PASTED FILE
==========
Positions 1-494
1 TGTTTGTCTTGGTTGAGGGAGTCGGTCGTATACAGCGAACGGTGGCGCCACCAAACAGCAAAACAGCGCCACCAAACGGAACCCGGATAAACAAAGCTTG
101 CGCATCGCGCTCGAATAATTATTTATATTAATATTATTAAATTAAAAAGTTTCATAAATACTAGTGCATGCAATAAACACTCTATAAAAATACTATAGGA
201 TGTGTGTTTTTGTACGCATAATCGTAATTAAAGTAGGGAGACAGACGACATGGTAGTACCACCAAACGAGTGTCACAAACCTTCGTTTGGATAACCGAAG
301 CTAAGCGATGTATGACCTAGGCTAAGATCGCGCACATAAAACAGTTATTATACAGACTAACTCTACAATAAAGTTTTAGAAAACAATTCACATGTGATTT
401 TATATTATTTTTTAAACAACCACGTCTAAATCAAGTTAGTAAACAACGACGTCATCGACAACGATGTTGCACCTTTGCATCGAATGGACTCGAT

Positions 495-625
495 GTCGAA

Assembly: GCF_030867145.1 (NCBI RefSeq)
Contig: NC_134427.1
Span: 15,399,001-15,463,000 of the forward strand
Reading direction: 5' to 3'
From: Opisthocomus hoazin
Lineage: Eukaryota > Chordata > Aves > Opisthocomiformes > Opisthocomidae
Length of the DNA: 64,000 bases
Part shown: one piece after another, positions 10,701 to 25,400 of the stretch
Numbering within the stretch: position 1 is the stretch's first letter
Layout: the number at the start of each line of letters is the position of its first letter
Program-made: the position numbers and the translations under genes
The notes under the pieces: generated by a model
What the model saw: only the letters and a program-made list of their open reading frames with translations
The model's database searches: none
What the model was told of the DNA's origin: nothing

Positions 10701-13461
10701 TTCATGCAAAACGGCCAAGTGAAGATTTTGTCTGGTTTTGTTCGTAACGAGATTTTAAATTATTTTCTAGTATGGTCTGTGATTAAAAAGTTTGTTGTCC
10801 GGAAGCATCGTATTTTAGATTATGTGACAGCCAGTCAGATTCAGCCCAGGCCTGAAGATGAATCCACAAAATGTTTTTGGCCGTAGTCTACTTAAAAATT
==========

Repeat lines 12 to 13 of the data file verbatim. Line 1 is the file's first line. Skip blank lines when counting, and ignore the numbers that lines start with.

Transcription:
Reading direction: 5' to 3'
From: Opisthocomus hoazin